GNU Mailman Coding Style Guide

Copyright (C) 2002-2018 Barry A. Warsaw

Python coding style guide for GNU Mailman Core

This document contains a style guide for Python programming, as used in GNU Mailman Core. PEP 8 is the basis for this style guide so its recommendations should be followed except for the differences outlined here. Core is a Python 3 application, so this document assumes the use of Python 3.

Much of the style guide is enforced by the command tox -e qa.

  • When creating new modules, start with the GNU Mailman Python template as an example.

  • Public module-global names should be exported in the __all__ but use the @public decorator from the public package to do this for all classes and functions.

  • Imports are always put at the top of the file, just after any module comments and docstrings, and before module globals and constants.

    Imports should be grouped, with the order being:

    1. non-from imports, grouped from shortest module name to longest module name, with ties being broken by alphabetical order.
    2. from-imports grouped alphabetically.

    Put a single blank line between the non-from import and the from-imports.

  • Right hanging comments are discouraged, in favor of preceding comments. E.g. bad:

    foo = baz(bar)  # This has a side-effect of fooing the bar.
    

    Good:

    # This has a side-effect of fooing the bar.
    foo = blarzigop(bar)
    

    Comments should always be complete sentences, with proper capitalization and full stops (periods) at the end. We use two spaces after periods.

  • Put two blank lines between any top level construct or block of code (e.g. after import blocks). Put only one blank line between methods in a class. No blank lines between the class definition and the first method in the class. No blank lines between a class/method and its docstrings.

  • Try to minimize the vertical whitespace in a class or function. If you’re inclined to separate stanzas of code for readability, consider putting a comment in describing what the next stanza’s purpose is. Don’t put useless or obvious comments in just to avoid vertical whitespace though.

  • Unless internal quote characters would mess things up, the general rule is that single quotes should be used for short strings and double quotes for triple-quoted multi-line strings and docstrings. E.g.:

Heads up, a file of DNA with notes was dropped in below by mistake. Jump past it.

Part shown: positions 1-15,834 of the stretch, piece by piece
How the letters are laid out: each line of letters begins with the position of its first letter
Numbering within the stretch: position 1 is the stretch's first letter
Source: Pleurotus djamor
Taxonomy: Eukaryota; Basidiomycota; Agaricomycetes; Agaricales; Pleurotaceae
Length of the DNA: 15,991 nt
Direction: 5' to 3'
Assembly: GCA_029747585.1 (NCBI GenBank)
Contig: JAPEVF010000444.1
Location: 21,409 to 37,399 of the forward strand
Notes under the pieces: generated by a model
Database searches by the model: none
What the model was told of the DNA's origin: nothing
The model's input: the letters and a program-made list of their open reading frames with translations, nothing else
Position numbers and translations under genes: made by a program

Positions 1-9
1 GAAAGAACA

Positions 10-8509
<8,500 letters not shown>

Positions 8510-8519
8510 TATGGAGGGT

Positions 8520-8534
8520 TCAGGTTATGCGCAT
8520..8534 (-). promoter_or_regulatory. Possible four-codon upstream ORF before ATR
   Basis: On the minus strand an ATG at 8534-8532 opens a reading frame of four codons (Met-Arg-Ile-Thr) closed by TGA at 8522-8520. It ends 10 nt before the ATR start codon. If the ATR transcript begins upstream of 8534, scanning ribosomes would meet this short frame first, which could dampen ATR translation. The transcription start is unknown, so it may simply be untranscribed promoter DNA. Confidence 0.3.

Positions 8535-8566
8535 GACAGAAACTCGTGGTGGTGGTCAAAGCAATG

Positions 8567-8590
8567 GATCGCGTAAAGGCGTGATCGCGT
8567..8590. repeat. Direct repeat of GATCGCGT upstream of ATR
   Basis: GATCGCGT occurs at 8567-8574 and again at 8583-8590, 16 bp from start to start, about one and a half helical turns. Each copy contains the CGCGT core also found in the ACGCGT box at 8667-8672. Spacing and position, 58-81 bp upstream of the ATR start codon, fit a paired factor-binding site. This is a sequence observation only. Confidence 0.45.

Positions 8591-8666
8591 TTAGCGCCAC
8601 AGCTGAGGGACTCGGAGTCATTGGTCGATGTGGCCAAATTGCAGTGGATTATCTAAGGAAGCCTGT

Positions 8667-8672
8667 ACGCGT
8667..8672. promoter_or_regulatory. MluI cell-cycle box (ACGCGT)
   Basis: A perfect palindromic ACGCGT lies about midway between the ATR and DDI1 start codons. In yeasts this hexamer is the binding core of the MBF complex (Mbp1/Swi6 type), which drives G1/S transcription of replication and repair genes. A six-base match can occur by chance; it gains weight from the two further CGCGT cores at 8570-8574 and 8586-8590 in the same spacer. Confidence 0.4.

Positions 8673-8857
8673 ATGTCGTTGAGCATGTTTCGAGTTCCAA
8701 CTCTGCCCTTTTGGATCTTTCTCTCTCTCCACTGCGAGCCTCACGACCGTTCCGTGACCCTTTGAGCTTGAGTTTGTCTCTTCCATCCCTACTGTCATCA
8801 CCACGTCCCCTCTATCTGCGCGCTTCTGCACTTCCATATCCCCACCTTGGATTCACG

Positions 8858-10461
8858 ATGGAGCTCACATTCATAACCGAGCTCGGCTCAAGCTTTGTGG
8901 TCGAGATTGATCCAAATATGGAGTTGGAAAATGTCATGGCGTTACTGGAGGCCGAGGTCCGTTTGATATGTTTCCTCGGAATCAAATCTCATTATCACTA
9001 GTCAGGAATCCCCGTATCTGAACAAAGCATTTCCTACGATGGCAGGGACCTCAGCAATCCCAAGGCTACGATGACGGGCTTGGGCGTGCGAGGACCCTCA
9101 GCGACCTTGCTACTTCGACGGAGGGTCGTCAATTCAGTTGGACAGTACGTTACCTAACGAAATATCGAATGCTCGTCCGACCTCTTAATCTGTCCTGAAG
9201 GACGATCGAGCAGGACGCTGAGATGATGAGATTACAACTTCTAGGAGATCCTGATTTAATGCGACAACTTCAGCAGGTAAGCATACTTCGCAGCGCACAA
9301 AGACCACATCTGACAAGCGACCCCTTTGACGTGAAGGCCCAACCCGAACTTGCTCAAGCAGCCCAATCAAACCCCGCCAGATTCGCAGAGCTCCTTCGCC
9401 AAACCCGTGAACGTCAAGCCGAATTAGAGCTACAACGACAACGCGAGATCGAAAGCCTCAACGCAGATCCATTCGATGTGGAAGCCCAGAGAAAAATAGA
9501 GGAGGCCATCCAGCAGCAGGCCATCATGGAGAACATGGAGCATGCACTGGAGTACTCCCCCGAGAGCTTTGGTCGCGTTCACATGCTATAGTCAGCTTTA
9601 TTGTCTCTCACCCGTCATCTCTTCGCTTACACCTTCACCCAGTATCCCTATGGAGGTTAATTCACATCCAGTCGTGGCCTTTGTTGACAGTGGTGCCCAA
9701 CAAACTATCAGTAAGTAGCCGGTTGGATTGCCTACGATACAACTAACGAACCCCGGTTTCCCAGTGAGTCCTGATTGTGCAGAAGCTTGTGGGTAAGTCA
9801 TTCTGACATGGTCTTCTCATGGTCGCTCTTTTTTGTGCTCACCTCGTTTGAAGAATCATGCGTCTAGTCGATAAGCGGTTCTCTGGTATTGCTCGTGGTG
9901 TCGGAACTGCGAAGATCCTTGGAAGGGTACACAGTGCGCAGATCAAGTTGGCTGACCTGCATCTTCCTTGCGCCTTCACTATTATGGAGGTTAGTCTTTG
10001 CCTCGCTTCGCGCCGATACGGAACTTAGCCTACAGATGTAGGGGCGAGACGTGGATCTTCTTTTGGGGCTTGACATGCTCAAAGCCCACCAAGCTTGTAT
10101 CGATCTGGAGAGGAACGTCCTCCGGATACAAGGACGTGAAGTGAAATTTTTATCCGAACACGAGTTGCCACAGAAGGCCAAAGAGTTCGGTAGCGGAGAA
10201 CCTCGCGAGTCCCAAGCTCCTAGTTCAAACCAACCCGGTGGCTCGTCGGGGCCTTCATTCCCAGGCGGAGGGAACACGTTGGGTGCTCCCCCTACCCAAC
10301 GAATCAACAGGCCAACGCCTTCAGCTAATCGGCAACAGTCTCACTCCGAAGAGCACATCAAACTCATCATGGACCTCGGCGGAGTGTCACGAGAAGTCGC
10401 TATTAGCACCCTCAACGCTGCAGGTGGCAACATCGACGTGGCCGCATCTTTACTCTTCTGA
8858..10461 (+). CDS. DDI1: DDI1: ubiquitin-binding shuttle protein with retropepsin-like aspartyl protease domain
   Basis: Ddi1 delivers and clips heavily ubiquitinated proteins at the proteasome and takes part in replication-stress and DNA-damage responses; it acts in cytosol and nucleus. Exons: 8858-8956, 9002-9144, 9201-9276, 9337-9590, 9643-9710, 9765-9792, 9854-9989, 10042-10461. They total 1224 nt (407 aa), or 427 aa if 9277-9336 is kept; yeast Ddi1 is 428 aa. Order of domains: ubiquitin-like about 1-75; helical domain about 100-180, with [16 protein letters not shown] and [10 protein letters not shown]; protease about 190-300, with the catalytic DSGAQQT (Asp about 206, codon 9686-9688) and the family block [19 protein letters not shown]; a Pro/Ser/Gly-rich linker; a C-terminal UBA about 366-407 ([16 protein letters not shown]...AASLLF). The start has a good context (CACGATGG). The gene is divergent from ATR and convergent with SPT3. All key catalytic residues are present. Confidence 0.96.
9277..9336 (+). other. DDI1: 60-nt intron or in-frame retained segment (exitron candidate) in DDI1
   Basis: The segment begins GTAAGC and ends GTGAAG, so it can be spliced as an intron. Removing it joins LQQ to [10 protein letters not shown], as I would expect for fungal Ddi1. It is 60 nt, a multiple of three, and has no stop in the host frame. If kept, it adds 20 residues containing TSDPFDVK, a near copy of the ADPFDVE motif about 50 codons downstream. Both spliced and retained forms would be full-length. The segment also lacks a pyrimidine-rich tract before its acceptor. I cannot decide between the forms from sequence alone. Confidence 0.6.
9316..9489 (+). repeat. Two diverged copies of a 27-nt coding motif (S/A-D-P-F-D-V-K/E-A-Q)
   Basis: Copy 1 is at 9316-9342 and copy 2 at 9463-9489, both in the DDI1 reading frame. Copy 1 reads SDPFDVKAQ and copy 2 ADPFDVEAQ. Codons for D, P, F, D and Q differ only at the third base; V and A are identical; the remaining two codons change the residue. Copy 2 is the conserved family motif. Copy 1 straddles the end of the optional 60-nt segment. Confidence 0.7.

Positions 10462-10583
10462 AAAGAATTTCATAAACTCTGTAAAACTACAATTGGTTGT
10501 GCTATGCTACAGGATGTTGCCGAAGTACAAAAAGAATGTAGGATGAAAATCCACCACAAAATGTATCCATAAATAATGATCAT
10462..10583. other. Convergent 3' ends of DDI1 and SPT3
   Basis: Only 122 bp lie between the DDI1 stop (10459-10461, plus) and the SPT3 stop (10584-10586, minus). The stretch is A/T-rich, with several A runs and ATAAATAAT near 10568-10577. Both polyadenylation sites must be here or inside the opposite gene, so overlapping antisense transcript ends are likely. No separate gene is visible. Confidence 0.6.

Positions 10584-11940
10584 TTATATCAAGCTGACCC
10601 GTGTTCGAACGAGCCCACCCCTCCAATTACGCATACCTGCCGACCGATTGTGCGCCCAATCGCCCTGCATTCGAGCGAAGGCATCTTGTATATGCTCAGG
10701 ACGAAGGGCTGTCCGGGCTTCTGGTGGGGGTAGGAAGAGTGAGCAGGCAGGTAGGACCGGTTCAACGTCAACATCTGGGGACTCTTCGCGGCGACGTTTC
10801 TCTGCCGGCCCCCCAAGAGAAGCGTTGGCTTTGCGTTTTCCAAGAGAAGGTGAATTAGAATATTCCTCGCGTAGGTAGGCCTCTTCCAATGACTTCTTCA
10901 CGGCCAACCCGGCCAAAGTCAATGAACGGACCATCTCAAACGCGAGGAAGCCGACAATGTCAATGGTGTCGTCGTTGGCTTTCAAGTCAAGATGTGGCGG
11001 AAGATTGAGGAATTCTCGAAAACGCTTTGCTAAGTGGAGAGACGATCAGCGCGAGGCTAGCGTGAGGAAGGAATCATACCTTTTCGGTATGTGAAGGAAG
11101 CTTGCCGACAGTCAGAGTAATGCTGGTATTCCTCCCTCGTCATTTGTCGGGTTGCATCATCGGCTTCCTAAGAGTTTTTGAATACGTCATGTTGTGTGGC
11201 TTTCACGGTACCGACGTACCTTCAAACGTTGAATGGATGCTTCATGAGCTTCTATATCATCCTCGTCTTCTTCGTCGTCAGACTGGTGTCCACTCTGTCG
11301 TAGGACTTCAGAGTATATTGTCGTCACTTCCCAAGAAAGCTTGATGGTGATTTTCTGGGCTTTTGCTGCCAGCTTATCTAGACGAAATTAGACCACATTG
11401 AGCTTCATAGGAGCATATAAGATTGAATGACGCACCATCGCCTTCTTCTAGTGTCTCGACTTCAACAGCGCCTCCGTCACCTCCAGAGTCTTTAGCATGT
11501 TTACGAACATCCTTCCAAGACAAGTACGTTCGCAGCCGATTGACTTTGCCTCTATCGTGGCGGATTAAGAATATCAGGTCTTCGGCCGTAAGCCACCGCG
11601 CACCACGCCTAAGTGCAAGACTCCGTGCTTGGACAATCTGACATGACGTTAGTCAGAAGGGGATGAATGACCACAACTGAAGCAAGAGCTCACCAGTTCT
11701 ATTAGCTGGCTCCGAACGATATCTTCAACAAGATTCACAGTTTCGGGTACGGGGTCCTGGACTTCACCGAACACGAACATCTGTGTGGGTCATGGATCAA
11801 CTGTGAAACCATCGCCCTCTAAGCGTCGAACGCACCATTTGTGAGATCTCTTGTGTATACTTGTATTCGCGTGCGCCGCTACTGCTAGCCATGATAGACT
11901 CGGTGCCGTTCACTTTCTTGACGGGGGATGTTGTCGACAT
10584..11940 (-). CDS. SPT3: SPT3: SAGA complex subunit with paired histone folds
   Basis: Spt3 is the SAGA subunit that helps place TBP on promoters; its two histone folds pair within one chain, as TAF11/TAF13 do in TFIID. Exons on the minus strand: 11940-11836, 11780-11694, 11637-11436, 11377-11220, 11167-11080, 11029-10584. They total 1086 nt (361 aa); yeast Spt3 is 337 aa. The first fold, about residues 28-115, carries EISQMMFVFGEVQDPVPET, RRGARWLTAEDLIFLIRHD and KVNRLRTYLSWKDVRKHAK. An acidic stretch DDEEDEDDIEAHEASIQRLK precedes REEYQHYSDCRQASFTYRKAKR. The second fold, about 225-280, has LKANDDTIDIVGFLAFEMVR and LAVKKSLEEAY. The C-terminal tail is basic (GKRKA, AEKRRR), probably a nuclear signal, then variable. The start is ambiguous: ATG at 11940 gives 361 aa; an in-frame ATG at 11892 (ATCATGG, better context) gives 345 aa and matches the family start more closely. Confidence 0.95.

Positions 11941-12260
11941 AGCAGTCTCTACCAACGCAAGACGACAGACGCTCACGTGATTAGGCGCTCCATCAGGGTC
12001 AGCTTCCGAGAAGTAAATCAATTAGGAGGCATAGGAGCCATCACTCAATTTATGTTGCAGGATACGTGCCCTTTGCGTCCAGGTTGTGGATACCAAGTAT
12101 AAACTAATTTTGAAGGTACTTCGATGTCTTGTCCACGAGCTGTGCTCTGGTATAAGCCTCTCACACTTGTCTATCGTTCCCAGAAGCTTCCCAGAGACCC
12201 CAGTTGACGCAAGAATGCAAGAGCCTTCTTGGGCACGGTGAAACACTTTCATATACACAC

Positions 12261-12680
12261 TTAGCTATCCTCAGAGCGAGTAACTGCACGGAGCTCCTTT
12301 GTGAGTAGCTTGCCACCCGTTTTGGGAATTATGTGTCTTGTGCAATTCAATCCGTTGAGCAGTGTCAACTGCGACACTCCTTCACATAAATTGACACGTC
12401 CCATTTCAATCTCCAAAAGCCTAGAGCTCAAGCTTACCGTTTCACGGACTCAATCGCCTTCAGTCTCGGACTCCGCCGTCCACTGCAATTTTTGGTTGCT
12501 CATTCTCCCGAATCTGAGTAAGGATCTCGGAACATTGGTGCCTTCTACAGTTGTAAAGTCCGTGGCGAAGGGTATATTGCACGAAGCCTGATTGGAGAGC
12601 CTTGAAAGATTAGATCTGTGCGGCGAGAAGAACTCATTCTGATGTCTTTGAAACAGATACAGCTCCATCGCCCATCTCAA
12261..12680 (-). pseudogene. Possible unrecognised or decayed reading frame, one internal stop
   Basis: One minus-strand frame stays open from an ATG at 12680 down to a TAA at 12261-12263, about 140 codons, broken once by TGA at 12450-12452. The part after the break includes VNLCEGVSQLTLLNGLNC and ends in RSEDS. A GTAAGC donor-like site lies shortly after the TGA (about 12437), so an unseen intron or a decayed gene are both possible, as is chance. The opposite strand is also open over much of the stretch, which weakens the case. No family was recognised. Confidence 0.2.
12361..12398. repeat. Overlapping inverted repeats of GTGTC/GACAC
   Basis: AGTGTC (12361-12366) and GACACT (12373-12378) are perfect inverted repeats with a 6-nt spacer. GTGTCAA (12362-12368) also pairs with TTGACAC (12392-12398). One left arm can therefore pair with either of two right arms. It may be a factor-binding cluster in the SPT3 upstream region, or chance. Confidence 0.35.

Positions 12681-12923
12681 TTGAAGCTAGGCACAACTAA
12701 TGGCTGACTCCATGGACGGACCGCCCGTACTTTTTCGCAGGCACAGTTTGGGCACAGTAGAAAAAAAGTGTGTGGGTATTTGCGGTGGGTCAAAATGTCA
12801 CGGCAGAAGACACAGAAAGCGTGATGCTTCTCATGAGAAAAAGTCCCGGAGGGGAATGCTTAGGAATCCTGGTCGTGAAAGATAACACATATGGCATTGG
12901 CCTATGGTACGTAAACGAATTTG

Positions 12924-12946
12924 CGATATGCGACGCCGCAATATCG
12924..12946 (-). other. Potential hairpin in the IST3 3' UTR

foo = 'a foo thing'
    warn = "Don't mess things up"
    notice = """Our three chief weapons are:
             - surprise
             - deception
             - an almost fanatical devotion to the pope
             """
    
  • Write docstrings for modules, functions, classes, and methods. Docstrings can be omitted for special methods (e.g. __init__() or __str__()) where the meaning is obvious.

  • PEP 257 describes good docstrings conventions. Note that most importantly, the """ that ends a multiline docstring should be on a line by itself, e.g.:

    """Return a foobang
    
    Optional plotz says to frobnicate the bizbaz first.
    """
    
  • For one liner docstrings, keep the closing """ on the same line.

  • fill-column for docstrings should be 78.

  • When testing the emptiness of sequences, use if len(seq) == 0 instead of relying on the falseness of empty sequences. However, if a variable can be one of several false values, it’s okay to just use if seq, though a preceding comment is usually in order.

  • Always decide whether a class’s methods and instance variables should be public or non-public.

    Single leading underscores are generally preferred for non-public attributes. Use double leading underscores only in classes designed for inheritance to ensure that truly private attributes will never name clash. These should be rare.

    Public attributes should have no leading or trailing underscores unless they conflict with reserved words, in which case, a single trailing underscore is preferable to a leading one, or a corrupted spelling, e.g. class_ rather than klass.